I usually shoot between 8MB to 5MB file sizes (M and S1 on a Canon) with just one SanDisk 8GB memory card. If I can’t tell a story in 8GB of card space I am doing something wrong. Not to mention the more files you have the more time you spend digging around in post processing. Also, no client should ever want to see or use the other 1500 files (and if they do you probably shouldn’t work with them). For the trip, I used two SanDisk 16GB cards which I didn’t clear for 2 weeks.

I use this method primarily to speed up my workflow so that images are transmitted to clients faster so they don’t need to wait long to see the finished product. I can even transmit the photos in the middle of the shoot so the clients can look at the images on their larger computer monitors and ensure they are receiving the photos they had in mind. Speed in photo transmission is especially vital for those who work in photojournalism or a breaking news-related field.  This faster workflow also translates to having more spare time, which can be used to do more photo shoots! This speedy workflow has become a huge selling point with all my clients.

Links to Isaac’s Work

Want to see Issac’s method in action? Here’s a list of links attached below so you can see more shots and how the clients receive the work:

Sony a6300 versus a6000 mirrorless camera

My Verison of Minimalist Travel Photography Gear

Sounds like a pretty handy method will great payoff, doesn’t it? As a fellow Canon 6D owner, I love Isaac’s clever use of the Canon 6D’s WiFi function. Until recently, I used my Canon 6D as my primary travel photography camera, but it has since been replaced with the Sony a6300. This little mirrorless camera is even more compact and has far superior WiFi functionality for quick transferring of images directly to mobile phones.

I still do all of my professional photo shoots with my Canon 5D Mark III, which lacks built-in Wi-Fi. As a result, I rely on tethered shooting with DSLR Controller app to view my images on the spot and transfer images directly to my mobile phone. This is a decent option for shooting with cameras that lack Wi-Fi connectivity.

In Conclusion

What’s your version of minimalist travel photography gear? Let me know in the comments below!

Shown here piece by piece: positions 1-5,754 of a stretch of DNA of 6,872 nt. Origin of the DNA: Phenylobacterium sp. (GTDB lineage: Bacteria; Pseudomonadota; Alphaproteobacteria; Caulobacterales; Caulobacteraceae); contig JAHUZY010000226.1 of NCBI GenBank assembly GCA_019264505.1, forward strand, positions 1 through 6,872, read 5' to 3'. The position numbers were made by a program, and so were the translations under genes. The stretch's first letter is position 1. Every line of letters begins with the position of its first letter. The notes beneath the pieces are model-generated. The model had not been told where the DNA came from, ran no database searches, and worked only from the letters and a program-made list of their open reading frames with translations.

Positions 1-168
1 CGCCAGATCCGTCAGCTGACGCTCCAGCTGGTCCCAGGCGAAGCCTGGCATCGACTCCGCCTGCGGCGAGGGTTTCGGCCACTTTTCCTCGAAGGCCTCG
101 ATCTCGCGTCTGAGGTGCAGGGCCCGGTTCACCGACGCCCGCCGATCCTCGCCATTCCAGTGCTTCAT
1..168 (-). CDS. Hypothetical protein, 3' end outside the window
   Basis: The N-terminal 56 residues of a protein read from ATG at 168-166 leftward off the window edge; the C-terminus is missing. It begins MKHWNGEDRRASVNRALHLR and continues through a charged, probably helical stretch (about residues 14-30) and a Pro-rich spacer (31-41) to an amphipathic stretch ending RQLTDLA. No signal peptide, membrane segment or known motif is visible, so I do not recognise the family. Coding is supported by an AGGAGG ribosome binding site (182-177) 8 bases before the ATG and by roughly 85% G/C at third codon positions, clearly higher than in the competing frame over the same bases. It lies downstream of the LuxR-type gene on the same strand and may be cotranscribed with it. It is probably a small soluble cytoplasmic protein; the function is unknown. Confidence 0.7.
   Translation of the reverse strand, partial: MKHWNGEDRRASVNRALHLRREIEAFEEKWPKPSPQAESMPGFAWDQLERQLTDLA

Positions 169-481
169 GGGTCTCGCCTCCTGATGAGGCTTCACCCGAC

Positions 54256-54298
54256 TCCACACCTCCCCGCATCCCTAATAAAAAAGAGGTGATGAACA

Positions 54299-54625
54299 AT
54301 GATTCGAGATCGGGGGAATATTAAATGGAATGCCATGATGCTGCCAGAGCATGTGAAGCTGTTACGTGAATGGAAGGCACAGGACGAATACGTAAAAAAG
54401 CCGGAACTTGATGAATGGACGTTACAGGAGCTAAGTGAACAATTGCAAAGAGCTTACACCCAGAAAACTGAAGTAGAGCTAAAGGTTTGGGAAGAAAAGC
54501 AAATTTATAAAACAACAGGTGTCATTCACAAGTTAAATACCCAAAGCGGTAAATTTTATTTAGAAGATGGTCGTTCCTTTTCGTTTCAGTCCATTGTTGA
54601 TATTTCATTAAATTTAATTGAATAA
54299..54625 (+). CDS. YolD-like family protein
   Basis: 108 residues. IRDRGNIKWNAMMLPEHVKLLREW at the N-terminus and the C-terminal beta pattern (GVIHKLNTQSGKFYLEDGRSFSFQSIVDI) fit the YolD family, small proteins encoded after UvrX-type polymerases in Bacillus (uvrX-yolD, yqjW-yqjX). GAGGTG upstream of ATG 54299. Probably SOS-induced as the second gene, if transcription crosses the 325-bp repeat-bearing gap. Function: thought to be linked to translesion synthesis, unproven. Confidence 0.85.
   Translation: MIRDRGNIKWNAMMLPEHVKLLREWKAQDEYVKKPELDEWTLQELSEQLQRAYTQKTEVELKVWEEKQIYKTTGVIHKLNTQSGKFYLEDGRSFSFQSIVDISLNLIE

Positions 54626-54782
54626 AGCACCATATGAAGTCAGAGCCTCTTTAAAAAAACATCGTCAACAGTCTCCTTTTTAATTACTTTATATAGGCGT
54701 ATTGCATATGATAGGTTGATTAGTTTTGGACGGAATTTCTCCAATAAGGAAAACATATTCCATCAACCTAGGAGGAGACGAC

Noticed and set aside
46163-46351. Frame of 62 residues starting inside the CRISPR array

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By | 2017-02-11T15:36:18+00:00 December 30th, 2016|2 Comments

About the Author:

Suzi Pratt is an event and food photographer based in Seattle. She is also a web designer and blogger who aims to inspire and teach others how to start a photography business. View her at photography portfolio, or her web design portfolio.
  • D

    Good article, though this is a really silly paragraph: “Finally, if you are aiming to achieve the most optimal minimalist travel photography gear setup, I advise you to not shoot RAW. Ever. You’re good enough, and should not need training wheels.” No one should take this advice. Ever. The reason is that you’re not good enough. None of us are good enough, and no one should believe they are. Ansel Adams spent hours and hours in the darkroom post-processing and if he needed those “training wheels” I don’t know why anyone else should think we don’t. While the spirit of the idea behind this is fine (“don’t rely on crutches you don’t need”), it really is terrible advice. Why would you NOT shoot RAW? It’s a flip of a switch on your camera and the only additional size in your camera bag is a wafer-thin SD card and you may just get back that great photo that was on the verge. Shooting JPGs is no more “natural” or “minimalist” than RAW… both formats are as unnatural as a camera itself. So if you’re reading this post, do yourself a favor: if you’re an adequate photographer, go ahead and shoot RAW. Actually, you should always shoot RAW. Always.

    • Fair point. I admit I do shoot quite a bit of RAW for paid photo gigs, but when I travel and want to carry less gear with me, I generally aim to shoot JPG because I tend to fill my SD/CF cards quite fast. As a result, I’ve definitely lost SD/CF cards full of photos while traveling, and thus prefer to just travel with a single card. It’s a personal preference and there’s definitely nothing wrong with shooting all RAW.